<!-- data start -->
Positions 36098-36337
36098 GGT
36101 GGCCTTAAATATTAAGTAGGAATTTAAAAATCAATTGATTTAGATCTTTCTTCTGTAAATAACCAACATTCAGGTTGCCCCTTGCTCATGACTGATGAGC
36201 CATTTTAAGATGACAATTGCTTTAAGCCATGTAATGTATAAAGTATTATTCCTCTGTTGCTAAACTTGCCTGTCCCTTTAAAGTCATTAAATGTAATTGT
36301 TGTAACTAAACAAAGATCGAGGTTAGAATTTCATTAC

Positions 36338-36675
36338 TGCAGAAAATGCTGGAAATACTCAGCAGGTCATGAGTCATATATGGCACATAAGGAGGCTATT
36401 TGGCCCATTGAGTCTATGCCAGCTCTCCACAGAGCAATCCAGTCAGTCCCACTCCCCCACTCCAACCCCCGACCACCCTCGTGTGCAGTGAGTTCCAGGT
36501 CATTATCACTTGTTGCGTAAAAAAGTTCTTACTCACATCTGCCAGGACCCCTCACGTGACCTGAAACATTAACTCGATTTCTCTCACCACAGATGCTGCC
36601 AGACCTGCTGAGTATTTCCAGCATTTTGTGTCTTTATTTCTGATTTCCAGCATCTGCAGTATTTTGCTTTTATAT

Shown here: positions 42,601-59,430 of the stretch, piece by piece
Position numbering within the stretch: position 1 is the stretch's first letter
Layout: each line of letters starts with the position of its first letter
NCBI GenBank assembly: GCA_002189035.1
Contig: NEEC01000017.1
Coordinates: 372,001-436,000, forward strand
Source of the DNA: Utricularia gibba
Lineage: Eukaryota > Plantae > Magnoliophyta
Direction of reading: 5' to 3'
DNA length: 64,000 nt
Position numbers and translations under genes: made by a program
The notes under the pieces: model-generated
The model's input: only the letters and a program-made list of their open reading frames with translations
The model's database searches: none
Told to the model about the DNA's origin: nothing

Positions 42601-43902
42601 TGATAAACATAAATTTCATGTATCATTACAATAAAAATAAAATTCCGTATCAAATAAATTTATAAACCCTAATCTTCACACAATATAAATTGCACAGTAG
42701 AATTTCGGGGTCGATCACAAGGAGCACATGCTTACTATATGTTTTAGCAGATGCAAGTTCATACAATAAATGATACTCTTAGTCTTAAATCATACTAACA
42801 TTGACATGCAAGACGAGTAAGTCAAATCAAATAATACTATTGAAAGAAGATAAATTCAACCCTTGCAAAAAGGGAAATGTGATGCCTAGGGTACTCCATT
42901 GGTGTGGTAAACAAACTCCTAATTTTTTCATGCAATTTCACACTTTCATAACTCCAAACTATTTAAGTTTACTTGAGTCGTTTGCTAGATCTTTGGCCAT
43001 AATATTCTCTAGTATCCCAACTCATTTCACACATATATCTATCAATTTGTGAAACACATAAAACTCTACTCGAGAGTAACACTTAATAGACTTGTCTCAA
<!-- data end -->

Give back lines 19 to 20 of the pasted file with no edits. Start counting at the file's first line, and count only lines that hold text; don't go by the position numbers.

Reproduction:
Direction of reading: 5' to 3'
DNA length: 64,000 nt